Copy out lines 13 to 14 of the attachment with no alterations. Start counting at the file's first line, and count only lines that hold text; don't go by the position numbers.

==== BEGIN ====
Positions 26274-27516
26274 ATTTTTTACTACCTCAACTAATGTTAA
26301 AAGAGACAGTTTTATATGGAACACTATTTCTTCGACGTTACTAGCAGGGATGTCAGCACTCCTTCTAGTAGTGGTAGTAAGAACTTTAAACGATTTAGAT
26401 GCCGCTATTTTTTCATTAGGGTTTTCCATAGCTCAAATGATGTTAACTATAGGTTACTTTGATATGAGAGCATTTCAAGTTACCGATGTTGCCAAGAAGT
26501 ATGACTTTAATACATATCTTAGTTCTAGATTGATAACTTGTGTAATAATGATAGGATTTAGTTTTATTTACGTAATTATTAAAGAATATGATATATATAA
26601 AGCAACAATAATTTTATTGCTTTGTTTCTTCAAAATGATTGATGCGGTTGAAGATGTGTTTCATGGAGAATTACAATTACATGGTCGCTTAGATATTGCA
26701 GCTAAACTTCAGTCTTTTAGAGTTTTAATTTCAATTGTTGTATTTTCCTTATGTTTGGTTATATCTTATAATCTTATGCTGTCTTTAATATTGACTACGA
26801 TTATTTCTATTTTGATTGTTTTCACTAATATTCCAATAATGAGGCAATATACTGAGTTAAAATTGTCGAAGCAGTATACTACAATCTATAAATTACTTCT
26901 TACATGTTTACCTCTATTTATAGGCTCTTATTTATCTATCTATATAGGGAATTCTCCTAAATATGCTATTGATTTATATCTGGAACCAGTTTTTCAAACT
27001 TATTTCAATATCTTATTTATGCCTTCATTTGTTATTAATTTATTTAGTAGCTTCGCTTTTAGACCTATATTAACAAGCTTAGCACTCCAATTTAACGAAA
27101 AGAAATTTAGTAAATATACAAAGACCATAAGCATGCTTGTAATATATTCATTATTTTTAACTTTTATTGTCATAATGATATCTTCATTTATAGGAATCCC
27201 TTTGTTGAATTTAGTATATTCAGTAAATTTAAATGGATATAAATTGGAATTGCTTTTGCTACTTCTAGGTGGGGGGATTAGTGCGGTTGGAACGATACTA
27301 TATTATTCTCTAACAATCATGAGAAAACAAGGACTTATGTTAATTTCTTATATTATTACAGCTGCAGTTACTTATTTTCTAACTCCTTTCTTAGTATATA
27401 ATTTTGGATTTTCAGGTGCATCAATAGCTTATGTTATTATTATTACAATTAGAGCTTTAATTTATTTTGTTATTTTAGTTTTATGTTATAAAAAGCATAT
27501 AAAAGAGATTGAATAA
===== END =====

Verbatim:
27301 TATTATTCTCTAACAATCATGAGAAAACAAGGACTTATGTTAATTTCTTATATTATTACAGCTGCAGTTACTTATTTTCTAACTCCTTTCTTAGTATATA
27401 ATTTTGGATTTTCAGGTGCATCAATAGCTTATGTTATTATTATTACAATTAGAGCTTTAATTTATTTTGTTATTTTAGTTTTATGTTATAAAAAGCATAT